She said that "too many" corporations undervalue their workers. She blasted a "casino culture on Wall Street" that has come to lean on taxpayers stepping in during times of trouble. "We need to make sure Wall Street never wrecks Main Street again," she said.
The former Secretary of State spoke of her proposed "New Bargain" for U.S. workers that would contain clawback provisions of tax relief or development incentives offered to businesses that later decide to move jobs or production abroad.
She denounced as unpatriotic so-called tax inversion deals when U.S. companies shift headquarters overseas either through a merger or by being acquired -- oftentimes by a smaller company -- to save money on taxes.
"I call it perversion but the tax code calls it inversion," she said.
But she was less flattering in her remarks about Thursday's Republican presidential candidate debate in downtown Detroit. She said it was hard to keep track of the many insults lobbed that night in the Fox Theatre, "but the biggest insult of all" was the scant airtime devoted to the economy.
"Maybe that's because all of the Republican candidates support the same failing policies: cut taxes for the rich, get out of the way of corporations, don't raise the minimum wage."
Clinton went on to attack China, which she called "by far the worst rule breaker in the world" on trade matters for unfairly subsidizing state-owned businesses, manipulating its currency and dumping cheap exports.
She warned how "now that China's economy is slowing down we can expect even more bad acts from them."CNN reports:
Hillary Clinton laid out a sweeping plan to boost American workers while speaking at a car part manufacturing plant in Detroit on Friday, pledging to punish companies that leave the United States, boost unions and enforce trade policies.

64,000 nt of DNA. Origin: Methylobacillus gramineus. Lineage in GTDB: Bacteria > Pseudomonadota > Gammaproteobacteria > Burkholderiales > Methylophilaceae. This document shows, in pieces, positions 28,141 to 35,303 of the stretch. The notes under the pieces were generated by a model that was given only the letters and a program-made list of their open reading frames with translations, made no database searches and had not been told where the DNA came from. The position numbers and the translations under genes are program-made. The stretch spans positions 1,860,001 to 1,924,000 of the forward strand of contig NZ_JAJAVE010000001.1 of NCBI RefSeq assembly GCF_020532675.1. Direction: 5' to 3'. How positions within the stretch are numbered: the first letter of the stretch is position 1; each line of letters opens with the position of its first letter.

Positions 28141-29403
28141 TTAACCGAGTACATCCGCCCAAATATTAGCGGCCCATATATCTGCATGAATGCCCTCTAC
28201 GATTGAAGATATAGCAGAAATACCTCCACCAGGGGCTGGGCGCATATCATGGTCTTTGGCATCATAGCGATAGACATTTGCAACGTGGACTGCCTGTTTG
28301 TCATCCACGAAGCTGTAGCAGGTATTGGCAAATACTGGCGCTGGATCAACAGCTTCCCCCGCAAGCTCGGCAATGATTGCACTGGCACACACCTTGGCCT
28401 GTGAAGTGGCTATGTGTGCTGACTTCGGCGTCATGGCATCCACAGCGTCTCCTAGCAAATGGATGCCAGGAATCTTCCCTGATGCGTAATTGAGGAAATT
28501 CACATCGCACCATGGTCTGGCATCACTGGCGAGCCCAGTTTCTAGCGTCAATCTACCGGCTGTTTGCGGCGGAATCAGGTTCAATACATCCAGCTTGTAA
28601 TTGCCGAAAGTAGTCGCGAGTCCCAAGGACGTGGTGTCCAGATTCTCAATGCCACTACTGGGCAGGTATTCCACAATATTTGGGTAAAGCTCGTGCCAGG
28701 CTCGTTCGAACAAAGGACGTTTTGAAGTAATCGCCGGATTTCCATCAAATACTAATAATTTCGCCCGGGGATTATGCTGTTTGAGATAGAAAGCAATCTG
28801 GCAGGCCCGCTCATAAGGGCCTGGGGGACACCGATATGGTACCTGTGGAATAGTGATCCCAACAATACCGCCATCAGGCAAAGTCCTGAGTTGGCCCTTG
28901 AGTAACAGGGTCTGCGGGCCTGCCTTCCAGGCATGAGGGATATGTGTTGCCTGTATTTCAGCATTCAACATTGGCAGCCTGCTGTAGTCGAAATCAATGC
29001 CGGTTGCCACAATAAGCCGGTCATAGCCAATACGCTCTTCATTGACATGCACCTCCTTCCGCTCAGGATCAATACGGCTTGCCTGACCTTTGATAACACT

In what her campaign billed as major policy address on the economy and jobs, Clinton gave a nod to the fact that she supported major trade deals that some Democrats believe have hurt American workers, while defending herself against stepped-up attacks on the issue from Vermont Sen. Bernie Sanders, her opponent in the Democratic race.
"On the Democratic side, we agree on a number of things. But I don't think we can answer that question by re-fighting battles from 20 years ago," Clinton said in a nod to the fact she backed the North American Free Trade Agreement, a trade deal that Sanders has cited to attack the former first lady.
Clinton added, "Anyone running for president owes it to you to come up with real ideas, not an ideology, not an old set of talking points, but a credible strategy designed for the world we live in now. And that is exactly what I am here today to do."
Clinton also knocked Sanders for standing with Republicans and voting against Export-Import Bank and the New Market Tax Credit.
"That doesn't make sense to me," Clinton said. "We should never let ideology get in the way of helping Americans find a good job they need and deserve."Fox 2 Detroit reports:
"A new bargain to ensure that the jobs of the future are good paying American jobs," Clinton said. Michigan should be an example of the type of union, high-paying manufacturing jobs. "Some of the most exciting technological breakthroughs are happening right here. Not in China, not in Germany, but in Michigan."